The flag spoke for itself; it was no frayed and weathered trophy that had beaten itself to pieces on the post, flying over desolation; and to make assurance stronger, there was to be descried in the deep shade of the verandah, a glitter of crystal and the fluttering of white napery. If the figure-head at the pier end, with its perpetual gesture and its leprous whiteness, reigned alone in that hamlet as it seemed to do, it would not have reigned long. Men's hands had been busy, men's feet stirring there, within the circuit of the clock. The Farallones were sure of it; their eyes dug in the deep shadow of the palms for some one hiding; if intensity of looking might have prevailed, they would have pierced the walls of houses; and there came to them, in these pregnant seconds, a sense of being watched and played with, and of a blow impending, that was hardly bearable.
The extreme point of palms they had just passed enclosed a creek, which was thus hidden up to the last moment from the eyes of those on board; and from this, a boat put suddenly and briskly out, and a voice hailed.
'Schooner aboy!' it cried. 'Stand in for the pier! In two cables' lengths you'll have twenty fathoms water and good holding ground.'
The boat was manned with a couple of brown oarsmen in scanty kilts of blue. The speaker, who was steering, wore white clothes, the full dress oi the tropics; a wide hat shaded his face; but it could be seen that be was of stalwart size, and his voice sounded like a gentleman's. So much could be made out. It was plain, besides, that the Farallone had been descried some time before at sea, and the inhabitants were prepared for its reception.
Mechanically the orders were obeyed, and the ship berthed; and the three adventurers gathered aft beside the house and waited, with galloping pulses and a perfect vacancy of mind, the coming of the stranger who might mean so much to them. They had no plan, no story prepared; there was no time to make one; they were caught red-handed and must stand their chance. Yet this anxiety was chequered with hope. The island being undeclared, it was not possible the man could hold any office or be in a position to demand their papers. And beyond that, if there was any truth in Findlay, as it now seemed there should be, he was the representative of the 'private reasons,' he must see their coming with a profound disappointment; and perhaps (hope whispered) he would be willing and able to purchase their silence.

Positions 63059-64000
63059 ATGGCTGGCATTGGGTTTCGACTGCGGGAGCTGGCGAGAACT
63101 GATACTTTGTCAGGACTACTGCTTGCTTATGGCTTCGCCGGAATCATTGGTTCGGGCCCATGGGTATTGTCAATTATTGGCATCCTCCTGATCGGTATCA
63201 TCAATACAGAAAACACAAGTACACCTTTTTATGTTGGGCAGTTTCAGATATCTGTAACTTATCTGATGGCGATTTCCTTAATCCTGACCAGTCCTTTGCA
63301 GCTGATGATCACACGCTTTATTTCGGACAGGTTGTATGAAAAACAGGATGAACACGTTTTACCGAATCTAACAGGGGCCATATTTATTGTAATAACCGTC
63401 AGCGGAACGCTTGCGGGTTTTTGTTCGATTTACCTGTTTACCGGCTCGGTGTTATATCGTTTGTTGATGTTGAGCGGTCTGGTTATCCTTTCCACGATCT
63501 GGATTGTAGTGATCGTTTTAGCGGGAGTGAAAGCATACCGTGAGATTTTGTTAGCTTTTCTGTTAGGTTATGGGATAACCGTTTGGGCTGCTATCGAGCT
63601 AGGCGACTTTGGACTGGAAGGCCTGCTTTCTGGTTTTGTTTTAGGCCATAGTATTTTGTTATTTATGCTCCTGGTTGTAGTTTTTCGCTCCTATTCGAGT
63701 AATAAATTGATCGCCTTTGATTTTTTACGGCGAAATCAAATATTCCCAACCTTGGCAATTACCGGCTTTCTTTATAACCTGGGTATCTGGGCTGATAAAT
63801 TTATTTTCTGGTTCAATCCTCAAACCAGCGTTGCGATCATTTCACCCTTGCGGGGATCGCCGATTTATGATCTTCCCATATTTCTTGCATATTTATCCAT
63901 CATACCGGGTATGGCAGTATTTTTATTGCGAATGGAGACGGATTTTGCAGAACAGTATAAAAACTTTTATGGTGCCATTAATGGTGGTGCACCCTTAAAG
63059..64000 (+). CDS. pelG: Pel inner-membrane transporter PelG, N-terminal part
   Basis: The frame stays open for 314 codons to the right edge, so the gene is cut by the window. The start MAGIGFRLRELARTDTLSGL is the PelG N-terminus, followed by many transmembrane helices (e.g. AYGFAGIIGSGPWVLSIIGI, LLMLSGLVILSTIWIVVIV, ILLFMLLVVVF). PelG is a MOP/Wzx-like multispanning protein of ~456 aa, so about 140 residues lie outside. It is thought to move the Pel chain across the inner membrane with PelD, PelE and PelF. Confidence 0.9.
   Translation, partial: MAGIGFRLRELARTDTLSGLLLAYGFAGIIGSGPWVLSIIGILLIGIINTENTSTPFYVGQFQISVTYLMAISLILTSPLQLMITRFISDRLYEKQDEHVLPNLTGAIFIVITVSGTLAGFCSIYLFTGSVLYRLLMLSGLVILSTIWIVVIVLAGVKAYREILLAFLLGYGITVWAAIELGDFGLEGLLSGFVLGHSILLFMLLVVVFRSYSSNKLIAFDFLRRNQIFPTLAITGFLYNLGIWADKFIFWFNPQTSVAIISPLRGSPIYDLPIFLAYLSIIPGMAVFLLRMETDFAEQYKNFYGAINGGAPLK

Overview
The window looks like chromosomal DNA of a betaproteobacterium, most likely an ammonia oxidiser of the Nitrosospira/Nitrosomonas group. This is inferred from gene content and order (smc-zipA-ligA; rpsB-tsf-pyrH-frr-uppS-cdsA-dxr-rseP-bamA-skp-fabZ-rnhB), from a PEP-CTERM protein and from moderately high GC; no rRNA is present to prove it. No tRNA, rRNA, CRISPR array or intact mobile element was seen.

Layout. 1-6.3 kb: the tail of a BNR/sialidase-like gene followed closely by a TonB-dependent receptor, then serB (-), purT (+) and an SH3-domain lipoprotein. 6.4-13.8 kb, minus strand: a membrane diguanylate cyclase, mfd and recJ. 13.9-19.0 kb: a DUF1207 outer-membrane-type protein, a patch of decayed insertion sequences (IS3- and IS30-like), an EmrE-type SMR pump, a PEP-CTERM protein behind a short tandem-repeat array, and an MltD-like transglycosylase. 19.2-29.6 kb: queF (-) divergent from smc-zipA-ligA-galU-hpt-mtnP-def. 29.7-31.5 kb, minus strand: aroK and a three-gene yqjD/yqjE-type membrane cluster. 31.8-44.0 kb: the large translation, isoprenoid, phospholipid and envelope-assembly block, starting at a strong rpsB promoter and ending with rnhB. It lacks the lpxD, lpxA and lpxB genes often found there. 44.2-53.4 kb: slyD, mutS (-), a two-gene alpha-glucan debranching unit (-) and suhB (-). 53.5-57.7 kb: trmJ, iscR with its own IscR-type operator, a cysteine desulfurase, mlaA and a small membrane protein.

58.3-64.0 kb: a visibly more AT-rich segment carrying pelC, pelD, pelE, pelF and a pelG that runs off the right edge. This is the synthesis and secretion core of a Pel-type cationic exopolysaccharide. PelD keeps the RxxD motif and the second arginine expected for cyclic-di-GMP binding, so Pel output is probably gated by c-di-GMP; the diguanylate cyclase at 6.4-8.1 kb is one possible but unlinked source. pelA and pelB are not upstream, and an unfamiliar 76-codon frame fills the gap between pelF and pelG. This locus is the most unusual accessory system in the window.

The boat was by that time forging alongside, and they were able at last to see what manner of man they had to do with. He was a huge fellow, six feet four in height, and of a build proportionately strong, but his sinews seemed to be dissolved in a listlessness that was more than languor. It was only the eye that corrected this impression; an eye of an unusual mingled brilliancy and softness, sombre as coal and with lights that outshone the topaz; an eye of unimpaired health and virility; an eye that bid you beware of the man's devastating anger. A complexion, naturally dark, had been tanned in the island to a hue hardly distinguishable from that of a Tahitian; only his manners and movements, and the living force that dwelt in him, like fire in flint, betrayed the European. He was dressed in white drill, exquisitely made; his scarf and tie were of tender-coloured silks; on the thwart beside him there leaned a Winchester rifle.
'Is the doctor on board?' he cried as he came up. 'Dr Symonds, I mean? You never heard of him? Nor yet of the Trinity Hall? Ah!'
He did not look surprised, seemed rather to affect it in politeness; but his eye rested on each of the three white men in succession with a sudden weight of curiosity that was almost savage. 'Ah, THEN!' said he, 'there is some small mistake, no doubt, and I must ask you to what I am indebted for this pleasure?'
He was by this time on the deck, but he had the art to be quite unapproachable; the friendliest vulgarian, three parts drunk, would have known better than take liberties; and not one of the adventurers so much as offered to shake hands.